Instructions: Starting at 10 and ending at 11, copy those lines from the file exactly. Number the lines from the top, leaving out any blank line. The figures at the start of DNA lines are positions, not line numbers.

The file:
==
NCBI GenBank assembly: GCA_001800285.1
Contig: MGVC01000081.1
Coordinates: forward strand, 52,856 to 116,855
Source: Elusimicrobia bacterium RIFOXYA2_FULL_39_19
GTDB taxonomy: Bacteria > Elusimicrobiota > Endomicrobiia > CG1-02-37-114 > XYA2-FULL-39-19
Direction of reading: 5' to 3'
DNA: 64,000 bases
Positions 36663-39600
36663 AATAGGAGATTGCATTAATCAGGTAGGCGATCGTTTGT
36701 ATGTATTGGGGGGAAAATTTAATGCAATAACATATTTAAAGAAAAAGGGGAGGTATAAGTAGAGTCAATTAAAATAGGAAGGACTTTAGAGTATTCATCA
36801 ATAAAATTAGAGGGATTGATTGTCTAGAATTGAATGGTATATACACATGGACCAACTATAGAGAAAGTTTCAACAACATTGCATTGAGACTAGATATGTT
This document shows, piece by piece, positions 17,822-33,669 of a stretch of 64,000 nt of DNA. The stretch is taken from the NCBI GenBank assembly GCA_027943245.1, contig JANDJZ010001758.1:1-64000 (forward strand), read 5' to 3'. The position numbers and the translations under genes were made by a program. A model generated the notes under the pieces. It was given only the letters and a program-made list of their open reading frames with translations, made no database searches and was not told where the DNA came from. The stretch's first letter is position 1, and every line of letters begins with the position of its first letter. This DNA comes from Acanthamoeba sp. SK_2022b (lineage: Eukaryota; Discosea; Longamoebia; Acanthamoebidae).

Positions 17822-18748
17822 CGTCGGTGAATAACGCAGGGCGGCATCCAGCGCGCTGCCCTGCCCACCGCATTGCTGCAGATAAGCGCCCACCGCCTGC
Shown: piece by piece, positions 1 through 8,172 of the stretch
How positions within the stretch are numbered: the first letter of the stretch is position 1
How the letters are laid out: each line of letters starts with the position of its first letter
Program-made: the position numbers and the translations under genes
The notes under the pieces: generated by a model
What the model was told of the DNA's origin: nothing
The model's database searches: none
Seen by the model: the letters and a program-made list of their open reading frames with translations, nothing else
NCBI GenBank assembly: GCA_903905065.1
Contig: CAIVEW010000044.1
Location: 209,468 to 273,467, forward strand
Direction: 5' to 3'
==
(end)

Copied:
36701 ATGTATTGGGGGGAAAATTTAATGCAATAACATATTTAAAGAAAAAGGGGAGGTATAAGTAGAGTCAATTAAAATAGGAAGGACTTTAGAGTATTCATCA
36801 ATAAAATTAGAGGGATTGATTGTCTAGAATTGAATGGTATATACACATGGACCAACTATAGAGAAAGTTTCAACAACATTGCATTGAGACTAGATATGTT